The budget proposal would appropriate more than $450 million in state fiscal relief funds from the American Rescue Plan Act (ARPA) for a few one-time uses. That total is what remains after lame duck spending action. Murnieks said she did not have a total available for the various other federal COVID relief funds sprinkled throughout the budget.
The biennial tax expenditure report accompanying the executive budget proposal, which tallies the estimated amount of foregone revenue under various credits, exemptions and deductions, projects a collective effect across all taxes of slightly more than $11 billion in FY24 and $11.4 billion in FY25. Meanwhile, DeWine is proposing more than $200 million in additional tax expenditures, largely related to his suggested policies on children and housing. The report lists four criteria for a tax expenditure to be included: it reduces, or has the potential to reduce, revenue to the General Revenue Fund (GRF); persons, income, goods, services or property exempted would have been part of a defined tax base; persons, income, goods, services or property exempted are not subject to an alternate tax levied by the state; and the tax expenditure is subject to repeal or modification by the General Assembly, meaning, for example, the sales tax exemptions for groceries is not included because it is established in the Ohio Constitution.
Gov. Mike DeWine and administration officials focused on economic and workforce development visited Dayton Wednesday to share plans for the new Innovation Hubs meant to bolster talent development and advanced research, as part of a two-day tour of the state to highlight elements of the FY24-25 executive budget proposal. DeWine spoke at the National Museum of the United States Air Force alongside Lt. Gov. Jon Husted, Ohio Department of Development Director Lydia Mihalik, JobsOhio President and CEO JP Nauseef and Jeff Hoagland of the Dayton Development Coalition.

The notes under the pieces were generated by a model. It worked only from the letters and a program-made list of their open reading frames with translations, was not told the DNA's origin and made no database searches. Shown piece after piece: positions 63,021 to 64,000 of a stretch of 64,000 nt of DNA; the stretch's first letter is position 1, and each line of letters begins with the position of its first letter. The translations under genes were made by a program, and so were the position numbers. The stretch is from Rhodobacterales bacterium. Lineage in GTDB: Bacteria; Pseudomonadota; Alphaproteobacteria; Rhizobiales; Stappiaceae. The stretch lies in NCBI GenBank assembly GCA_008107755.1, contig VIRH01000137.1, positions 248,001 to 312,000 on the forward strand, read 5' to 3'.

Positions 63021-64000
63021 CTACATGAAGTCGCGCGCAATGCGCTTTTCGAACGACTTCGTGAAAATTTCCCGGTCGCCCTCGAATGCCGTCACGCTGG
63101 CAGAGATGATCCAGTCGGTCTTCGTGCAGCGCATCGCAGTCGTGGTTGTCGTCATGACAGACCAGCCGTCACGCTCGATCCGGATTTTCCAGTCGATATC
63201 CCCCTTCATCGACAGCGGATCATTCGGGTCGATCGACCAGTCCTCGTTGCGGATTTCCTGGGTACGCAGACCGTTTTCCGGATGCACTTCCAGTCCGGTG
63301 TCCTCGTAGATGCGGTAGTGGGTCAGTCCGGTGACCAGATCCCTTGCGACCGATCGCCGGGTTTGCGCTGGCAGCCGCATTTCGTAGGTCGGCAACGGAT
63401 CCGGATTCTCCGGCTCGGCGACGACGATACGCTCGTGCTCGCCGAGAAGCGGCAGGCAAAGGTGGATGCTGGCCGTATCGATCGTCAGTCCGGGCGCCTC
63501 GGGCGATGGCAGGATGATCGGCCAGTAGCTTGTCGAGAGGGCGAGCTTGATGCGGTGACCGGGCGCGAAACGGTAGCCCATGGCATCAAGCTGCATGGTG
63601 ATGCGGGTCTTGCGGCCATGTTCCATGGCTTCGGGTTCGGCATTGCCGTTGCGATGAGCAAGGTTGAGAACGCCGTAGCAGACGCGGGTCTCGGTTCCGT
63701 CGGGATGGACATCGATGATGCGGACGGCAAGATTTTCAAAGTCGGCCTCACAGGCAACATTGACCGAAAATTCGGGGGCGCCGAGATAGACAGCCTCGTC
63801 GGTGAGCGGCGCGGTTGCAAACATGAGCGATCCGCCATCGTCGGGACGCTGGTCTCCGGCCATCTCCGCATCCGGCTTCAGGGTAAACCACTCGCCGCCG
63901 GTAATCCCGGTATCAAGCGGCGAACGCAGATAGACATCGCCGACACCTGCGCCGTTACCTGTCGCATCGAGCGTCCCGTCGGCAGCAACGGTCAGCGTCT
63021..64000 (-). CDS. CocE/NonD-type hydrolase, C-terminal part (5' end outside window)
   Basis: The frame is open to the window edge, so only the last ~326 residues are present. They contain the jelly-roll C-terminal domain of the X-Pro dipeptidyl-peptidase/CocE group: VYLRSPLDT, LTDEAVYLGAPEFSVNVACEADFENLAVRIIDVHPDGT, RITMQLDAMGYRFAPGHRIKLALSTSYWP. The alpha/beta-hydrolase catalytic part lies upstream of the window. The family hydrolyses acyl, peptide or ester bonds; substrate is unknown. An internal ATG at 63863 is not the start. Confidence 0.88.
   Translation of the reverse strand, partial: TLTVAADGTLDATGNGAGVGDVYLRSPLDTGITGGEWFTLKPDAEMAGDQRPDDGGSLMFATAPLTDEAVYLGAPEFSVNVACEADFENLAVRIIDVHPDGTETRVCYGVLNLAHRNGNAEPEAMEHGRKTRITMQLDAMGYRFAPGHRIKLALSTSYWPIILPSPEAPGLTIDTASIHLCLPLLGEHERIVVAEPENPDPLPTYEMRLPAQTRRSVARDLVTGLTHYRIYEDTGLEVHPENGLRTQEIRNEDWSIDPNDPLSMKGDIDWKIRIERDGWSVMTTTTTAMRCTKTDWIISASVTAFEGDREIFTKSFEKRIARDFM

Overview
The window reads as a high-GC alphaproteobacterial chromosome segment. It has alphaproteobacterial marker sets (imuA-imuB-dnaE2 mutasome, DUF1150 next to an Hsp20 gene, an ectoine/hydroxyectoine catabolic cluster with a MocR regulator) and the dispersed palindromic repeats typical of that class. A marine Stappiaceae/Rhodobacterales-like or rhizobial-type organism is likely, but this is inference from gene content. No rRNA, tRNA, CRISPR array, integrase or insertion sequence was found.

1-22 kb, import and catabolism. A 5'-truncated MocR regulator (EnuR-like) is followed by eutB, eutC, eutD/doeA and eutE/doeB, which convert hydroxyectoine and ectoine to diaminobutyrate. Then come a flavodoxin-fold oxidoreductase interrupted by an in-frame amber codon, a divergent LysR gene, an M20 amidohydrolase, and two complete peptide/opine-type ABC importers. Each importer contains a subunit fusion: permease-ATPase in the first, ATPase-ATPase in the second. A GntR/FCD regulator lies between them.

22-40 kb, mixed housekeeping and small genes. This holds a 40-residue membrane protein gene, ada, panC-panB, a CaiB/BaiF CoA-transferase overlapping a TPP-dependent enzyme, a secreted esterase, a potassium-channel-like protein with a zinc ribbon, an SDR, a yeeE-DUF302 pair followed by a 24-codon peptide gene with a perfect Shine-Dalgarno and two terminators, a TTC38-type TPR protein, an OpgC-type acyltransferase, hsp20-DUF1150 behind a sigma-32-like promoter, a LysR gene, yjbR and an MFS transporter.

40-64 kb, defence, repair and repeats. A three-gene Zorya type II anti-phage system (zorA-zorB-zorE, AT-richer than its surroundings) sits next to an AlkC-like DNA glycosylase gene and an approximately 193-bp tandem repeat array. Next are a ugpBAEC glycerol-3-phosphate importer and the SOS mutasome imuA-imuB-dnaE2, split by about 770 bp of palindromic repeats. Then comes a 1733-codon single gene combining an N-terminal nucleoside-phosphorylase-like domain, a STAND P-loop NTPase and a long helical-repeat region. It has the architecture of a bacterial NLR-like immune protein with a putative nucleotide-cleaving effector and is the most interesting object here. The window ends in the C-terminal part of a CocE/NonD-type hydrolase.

Officials also mentioned the proposed new $2.5 billion "All Ohio Future Fund," an economic development initiative meant to prepare shovel-ready sites across the state so other regions can attract the type of investment Central Ohio has seen recently with the likes of Intel and the Honda battery plant.
The Buckeye Institute released a new policy brief, "Budget Priorities for a More Prosperous Ohio," which outlines specific tax and education reforms the conservative think tank believes lawmakers should pursue to improve Ohio's economy and workforce. Those reforms fall under three broad areas: tax reform, K-12 education reforms and higher education reforms.
Providers of mental health, recovery and family services are urging the DeWine administration to ensure the FY24-25 biennial budget puts increased focus on providing supports that will help people who have mental health (MH) issues or substance use disorders (SUD) to work. The Employment Policy Committee of the Ohio Council of Behavioral Health and Family Services Providers (Ohio Council) wrote to Ohio Department of Mental Health and Addiction Services (OhioMHAS) Director Lori Criss and Opportunities for Ohioans with Disabilities (OOD) Director Kevin Miller to encourage such policies. The Ohio Council also specifically encouraged the agencies to put more resources into ensuring their staff are trained to enable providers to be paid an enhanced rate for helping clients identified as most severely disabled (MSD) with the support model know as Individual Placement and Support (IPS).